Cloud Platform

Obtaining an SSL certificate

After you generate a Certificate Signing Request (CSR) for an environment, the next step for enabling SSL is to obtain an SSL certificate.

You can purchase SSL certificates from many vendors. Each vendor will have its own prices and purchase process, but all of them should accept the CSR that you generated and copied using the Cloud Platform interface and the procedure described in Generating a certificate signing request (CSR). Paste the encoded CSR into the vendor’s purchase form. You can use any type of SSL certificate with Cloud Platform, including single domain, multi-domain (Unified Communications Certificate (UCC)/Subject Alternative Name (SAN)), wildcard, extended validation, and even self-signed certificates. If your vendor requires you to specify the infrastructure type for the certificate, choose Nginx or, as a second choice, Apache. For more information about different types of SSL certificates, see Types of SSL Certificates.

Selecting a vendor

In general, certificates from reputable vendors will work properly on Cloud Platform.

Acquia is aware of the following issues:

  • Let’s Encrypt: Acquia does not support the one-click renewal feature from Let’s Encrypt, but the certificates are valid and will work if installed through the Cloud Platform interface. For more information, see Using Let’s Encrypt SSL on Cloud Platform.

  • Self-signed certificates: When viewing a website with a self-signed certificate lacking a trusted root certificate, the web browser will display Certificate Not Trusted warnings. For development purposes, you can add the self-signed certificate to your browser’s list of trusted certificates. For more information, see Creating a self-signed SSL certificate.

Certificate requirements

Be aware of the following requirements when you obtain your certificate:

  • The SHA-1 cryptographic hash algorithm is being deprecated. Therefore, ensure that the SSL certificate you purchase uses an SHA-2 signature. For more information, see SHA-1 SSL Certificates.

  • SSL certificates must be Base64 encoded. Cloud Platform will not install certificates without Base64 encoding.

  • SSL certificates must be compatible with either Nginx or Apache. Before you purchase a certificate, ensure to confirm with your vendor that your certificate files are in PEM format. To determine if the SSL files are in PEM format, verify that their extension is .pem, .crt, or .cert.

  • SSL certificates must not pin to the SSL certificate provided for certificate for default domain names, due to how Acquia-provided certificates may be renewed or altered at any time.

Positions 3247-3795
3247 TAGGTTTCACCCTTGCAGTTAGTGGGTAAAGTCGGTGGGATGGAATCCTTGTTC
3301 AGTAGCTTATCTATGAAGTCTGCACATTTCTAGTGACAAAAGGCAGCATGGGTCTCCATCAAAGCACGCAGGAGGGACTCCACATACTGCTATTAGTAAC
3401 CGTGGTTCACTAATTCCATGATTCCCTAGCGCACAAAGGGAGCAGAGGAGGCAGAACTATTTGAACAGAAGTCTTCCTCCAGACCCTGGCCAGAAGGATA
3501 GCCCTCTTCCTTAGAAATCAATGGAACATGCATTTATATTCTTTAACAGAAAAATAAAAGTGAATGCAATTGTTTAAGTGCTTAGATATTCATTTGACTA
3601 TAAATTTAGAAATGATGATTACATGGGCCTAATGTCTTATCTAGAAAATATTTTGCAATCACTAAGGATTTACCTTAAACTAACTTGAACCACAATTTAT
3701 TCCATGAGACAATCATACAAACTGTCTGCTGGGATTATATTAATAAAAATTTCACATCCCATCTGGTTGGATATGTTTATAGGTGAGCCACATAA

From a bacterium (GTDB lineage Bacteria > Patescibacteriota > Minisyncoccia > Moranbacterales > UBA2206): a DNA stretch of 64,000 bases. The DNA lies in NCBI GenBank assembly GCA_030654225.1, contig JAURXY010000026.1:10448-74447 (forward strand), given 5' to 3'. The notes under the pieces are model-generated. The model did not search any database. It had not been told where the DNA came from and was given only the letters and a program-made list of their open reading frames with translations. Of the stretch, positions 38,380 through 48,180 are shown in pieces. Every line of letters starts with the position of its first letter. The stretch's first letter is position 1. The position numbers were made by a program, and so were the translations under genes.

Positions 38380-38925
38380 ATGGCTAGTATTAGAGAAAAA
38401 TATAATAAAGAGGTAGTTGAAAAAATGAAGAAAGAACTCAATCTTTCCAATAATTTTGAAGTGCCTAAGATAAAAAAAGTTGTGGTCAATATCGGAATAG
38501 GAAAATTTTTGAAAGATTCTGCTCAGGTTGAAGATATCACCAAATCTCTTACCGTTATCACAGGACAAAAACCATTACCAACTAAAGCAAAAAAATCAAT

About SSL certificates and chain certificates

Your website’s SSL certificate is at the head of a chain of certificates that starts with your website and ends at a root certificate, issued by a trusted Certificate Authority, or CA. Every certificate indicates who it was issued by and who it was issued to, which enables web browsers to follow the chain to see if the certificates should be trusted.

Your SSL certificate vendor will provide you with an SSL certificate and may possibly also provide you with additional certificates, called Certificate Authority intermediate certificates or chain certificates. If your SSL certificate vendor is Thawte, click here to see the intermediate certificate. Intermediate/chain certificates are required as part of the installation process on Cloud Platform.

Some SSL certificate vendors might combine multiple certificates into a single certificate. Combined certificates of this nature are not extensively tested on Cloud Platform. Therefore, Acquia is not aware of any issues with these certificates on Cloud Platform.

Self-signed certificates

For some limited purposes, such as enabling IPv6 support without SSL, or testing SSL, you can create a self-signed SSL certificate to use with Cloud Platform. You can then upload this self-signed certificate instead of purchasing a certificate. For more information, see Creating a self-signed SSL certificate.


Most web browsers will display a Certificate Not Trusted error message for self-signed certificates, because self-signed certificates are not generated by a certificate authority (CA).

Next step

After you receive an SSL certificate from your SSL certificate vendor, install it on your Cloud Platform environment(s). For additional information about how to do this, see Managing SSL certificates.